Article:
Rangers Get a Jerry Jones

Rendering of the proposed new stadium in Arlington

Since the ABC affiliate in Dallas ran a news story today on the new Rangers deal with the City of Arlington, it’s been all over the usual sports sites. People are irked that the agreement for the new park has a provision in it that allows the City to funnel tax revenues, which are normally collected on ticket sales and parking to help pay the municipal portion of stadium obligations, to the team instead. What this means is that the Rangers and City of Arlington aren’t really splitting the costs of the new field 50-50. It will be more like 80-20 because Arlington will not only pay its half but will give out a good portion of the tax collections that should help fund the City’s share to the Rangers as well. It certainly is an outrageous arrangement, but there’s more to the story than just Arlingtonians having to swallow a big payout.

I mean, they’ve done that before. This hook up is just what Arlington previously gave to Jerry Jones to build the “Dallas” Cowboys’ stadium. (Have some self-respect, Arlington, and at least make them shoe horn the right name in there, a la Los Angeles Angels of Anaheim.) Still, it seems like an orgy of stadium funding for Arlington to go back-to-back on. Now, I’m not saying Arlington is a gold-digger but, as the Dallas Morning News put it, this was a “bear hug” that the bigger city was unwilling to give up.

Which leads us to the man in charge: Arlington Mayor Jeff Williams.  When WFAA 8 interviewed him for its report, Williams denied that the City was giving anything to the Rangers and claimed the “Master Agreement” was necessary to keep the team from getting enticed away by other potential partners.  To quote from the report:

Williams also said that Arlington was in competition with other cities for the Rangers, but when pressed, offered no details. “I could name lots of cities, but I’m not going to disclose that. But I can tell you there are a lot of cities that would like to have the Texas Rangers.”

While everyone (though apparently not Dallas) may be wanting to get in on that sweet Rangers action, Williams was all over it. Per the report:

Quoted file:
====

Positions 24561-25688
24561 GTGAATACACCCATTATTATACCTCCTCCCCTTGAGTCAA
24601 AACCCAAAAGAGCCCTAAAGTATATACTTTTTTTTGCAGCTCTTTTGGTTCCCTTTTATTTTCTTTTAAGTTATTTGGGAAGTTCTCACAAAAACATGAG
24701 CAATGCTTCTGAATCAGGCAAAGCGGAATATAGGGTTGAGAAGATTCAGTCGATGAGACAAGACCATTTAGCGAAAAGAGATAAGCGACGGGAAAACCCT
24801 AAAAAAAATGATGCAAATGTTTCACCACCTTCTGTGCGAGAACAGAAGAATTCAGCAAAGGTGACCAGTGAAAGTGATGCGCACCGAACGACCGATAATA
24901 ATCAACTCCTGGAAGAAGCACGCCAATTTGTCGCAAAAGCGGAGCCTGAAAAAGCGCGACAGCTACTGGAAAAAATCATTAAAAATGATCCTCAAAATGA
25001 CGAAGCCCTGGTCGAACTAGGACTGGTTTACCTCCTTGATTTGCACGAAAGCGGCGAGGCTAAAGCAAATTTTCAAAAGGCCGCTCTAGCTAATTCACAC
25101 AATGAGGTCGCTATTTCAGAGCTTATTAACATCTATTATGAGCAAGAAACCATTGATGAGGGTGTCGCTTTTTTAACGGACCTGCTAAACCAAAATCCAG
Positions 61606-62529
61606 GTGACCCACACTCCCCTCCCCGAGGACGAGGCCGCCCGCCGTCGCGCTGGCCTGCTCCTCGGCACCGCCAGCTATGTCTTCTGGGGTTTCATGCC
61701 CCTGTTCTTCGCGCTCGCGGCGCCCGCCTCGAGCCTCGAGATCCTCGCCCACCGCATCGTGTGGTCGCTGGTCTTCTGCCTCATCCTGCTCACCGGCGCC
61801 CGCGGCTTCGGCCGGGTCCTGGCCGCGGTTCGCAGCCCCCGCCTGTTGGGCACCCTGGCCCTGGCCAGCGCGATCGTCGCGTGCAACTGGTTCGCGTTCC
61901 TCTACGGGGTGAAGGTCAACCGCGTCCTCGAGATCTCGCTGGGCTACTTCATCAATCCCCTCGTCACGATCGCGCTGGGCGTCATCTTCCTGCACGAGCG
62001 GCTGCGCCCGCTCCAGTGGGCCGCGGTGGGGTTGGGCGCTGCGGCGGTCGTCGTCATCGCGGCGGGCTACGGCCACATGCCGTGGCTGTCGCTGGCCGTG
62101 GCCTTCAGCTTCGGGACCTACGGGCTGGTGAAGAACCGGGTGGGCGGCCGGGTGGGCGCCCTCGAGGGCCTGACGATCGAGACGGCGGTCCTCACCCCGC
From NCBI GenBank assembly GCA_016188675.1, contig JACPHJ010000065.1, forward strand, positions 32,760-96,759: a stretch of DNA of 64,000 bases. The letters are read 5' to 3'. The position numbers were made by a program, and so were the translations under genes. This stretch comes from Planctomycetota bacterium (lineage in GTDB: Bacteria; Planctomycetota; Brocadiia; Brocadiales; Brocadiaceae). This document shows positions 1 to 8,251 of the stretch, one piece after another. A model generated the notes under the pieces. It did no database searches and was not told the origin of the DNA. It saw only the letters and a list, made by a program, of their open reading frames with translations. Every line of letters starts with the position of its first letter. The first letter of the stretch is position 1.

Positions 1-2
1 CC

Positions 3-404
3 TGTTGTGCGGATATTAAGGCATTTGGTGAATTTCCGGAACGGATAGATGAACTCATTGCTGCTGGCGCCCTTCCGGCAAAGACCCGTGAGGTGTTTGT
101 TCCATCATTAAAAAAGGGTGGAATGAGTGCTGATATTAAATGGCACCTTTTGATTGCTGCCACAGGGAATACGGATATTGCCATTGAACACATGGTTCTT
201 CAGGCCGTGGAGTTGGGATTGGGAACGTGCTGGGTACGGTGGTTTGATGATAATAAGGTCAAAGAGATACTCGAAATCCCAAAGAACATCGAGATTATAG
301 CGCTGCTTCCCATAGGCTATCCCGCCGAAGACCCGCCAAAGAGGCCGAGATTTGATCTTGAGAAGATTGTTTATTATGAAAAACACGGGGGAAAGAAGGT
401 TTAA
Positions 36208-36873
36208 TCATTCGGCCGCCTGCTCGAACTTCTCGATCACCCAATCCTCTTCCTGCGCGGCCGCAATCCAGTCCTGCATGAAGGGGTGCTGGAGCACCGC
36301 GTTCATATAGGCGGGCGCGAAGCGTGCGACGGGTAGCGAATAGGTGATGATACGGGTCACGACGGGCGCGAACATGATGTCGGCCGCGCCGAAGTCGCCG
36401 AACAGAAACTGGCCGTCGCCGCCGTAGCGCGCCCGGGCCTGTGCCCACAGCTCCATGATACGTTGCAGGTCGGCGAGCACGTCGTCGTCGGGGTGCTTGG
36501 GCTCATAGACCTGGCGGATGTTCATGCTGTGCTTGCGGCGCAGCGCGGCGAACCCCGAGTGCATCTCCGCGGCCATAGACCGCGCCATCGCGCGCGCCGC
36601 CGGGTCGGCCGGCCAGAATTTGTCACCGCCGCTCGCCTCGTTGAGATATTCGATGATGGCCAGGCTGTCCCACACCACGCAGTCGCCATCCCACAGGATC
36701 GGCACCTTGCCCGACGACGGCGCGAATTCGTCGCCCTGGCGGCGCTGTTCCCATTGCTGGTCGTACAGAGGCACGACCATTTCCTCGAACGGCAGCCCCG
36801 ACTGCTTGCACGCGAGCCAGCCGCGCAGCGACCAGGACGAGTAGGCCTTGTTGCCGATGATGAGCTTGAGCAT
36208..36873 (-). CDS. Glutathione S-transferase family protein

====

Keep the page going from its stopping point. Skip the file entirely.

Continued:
Williams said he started pushing for a new Rangers stadium deal when he became mayor last year.

Hmmm, what might incline His Honor to pimp this arrangement aggressively? As it turns out, Williams previously worked at Graham Associates, Inc. (GAI), an engineering firm in Arlington. GAI was the Civil Engineer of Record for the Ballpark at Arlington (the current Rangers field) and AT&T Stadium (where the Cowboys play). WFAA 8 asked about the connection.

Williams said he does not have conflict of interest concerns when voting on current stadium issues despite his civil engineering firm, Graham Associates, having been a key company in building both AT&T Stadium and the Arlington ballpark. He said no conflict exists because Graham Associates no longer submits bids or accepts money on city of Arlington stadium-related business.

If you believe Williams’ claim to impartiality…well, I have a ballpark in Arlington to sell you.

Really, the obvious logical question here is: Was this a good-old-boy arrangement where Williams, who has experience with such corporate welfare schemes and the welfare Johns involved, ran for office precisely to do the deal for his cronies? Right, that’s what we should ask? Hasn’t Arlington gotten around enough to not take Williams’ smooth talk at face value and, if it was the case that this was an intentional plant, at least cut him off — even if it’s too late for prophylaxis on this stadium screwing? Or, has Arlington been trafficked by the same firm so many times it doesn’t know how to get out?

As for the rest of you luscious communities out there with your sweet, full tax coffers ripe for the plucking, take notice because if Jeff Loria can get a Jerry Jones Master Agreement elsewhere, he’ll pull out of Miami as soon as he can find a civil engineer on the inside for a wingman. And, if the stadium is anything like the proposed one for Arlington, it’ll have even less seats — meaning higher ticket prices and a happy ending for fewer fans.

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